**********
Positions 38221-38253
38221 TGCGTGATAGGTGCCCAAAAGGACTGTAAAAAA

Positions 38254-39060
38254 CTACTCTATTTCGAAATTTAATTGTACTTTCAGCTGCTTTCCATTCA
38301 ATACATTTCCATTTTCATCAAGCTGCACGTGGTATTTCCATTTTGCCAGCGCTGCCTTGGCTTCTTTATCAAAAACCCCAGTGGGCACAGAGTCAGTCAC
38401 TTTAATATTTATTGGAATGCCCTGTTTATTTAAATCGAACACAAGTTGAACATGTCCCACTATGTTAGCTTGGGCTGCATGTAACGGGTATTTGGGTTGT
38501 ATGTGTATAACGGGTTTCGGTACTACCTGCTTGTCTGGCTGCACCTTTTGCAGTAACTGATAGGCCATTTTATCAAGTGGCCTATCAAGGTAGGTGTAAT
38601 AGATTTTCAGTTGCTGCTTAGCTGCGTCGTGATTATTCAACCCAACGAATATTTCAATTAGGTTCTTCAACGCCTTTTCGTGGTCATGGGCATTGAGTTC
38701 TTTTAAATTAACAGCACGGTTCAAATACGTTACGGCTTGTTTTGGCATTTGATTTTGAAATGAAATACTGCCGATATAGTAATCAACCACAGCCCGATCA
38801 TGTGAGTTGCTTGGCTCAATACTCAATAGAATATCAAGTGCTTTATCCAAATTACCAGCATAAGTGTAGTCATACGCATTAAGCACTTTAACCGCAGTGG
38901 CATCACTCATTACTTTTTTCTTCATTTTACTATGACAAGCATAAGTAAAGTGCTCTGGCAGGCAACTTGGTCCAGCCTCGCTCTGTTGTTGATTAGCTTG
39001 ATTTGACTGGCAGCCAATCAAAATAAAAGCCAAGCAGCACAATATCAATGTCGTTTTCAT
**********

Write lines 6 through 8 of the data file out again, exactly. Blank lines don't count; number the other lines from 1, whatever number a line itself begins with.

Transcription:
38401 TTTAATATTTATTGGAATGCCCTGTTTATTTAAATCGAACACAAGTTGAACATGTCCCACTATGTTAGCTTGGGCTGCATGTAACGGGTATTTGGGTTGT
38501 ATGTGTATAACGGGTTTCGGTACTACCTGCTTGTCTGGCTGCACCTTTTGCAGTAACTGATAGGCCATTTTATCAAGTGGCCTATCAAGGTAGGTGTAAT
38601 AGATTTTCAGTTGCTGCTTAGCTGCGTCGTGATTATTCAACCCAACGAATATTTCAATTAGGTTCTTCAACGCCTTTTCGTGGTCATGGGCATTGAGTTC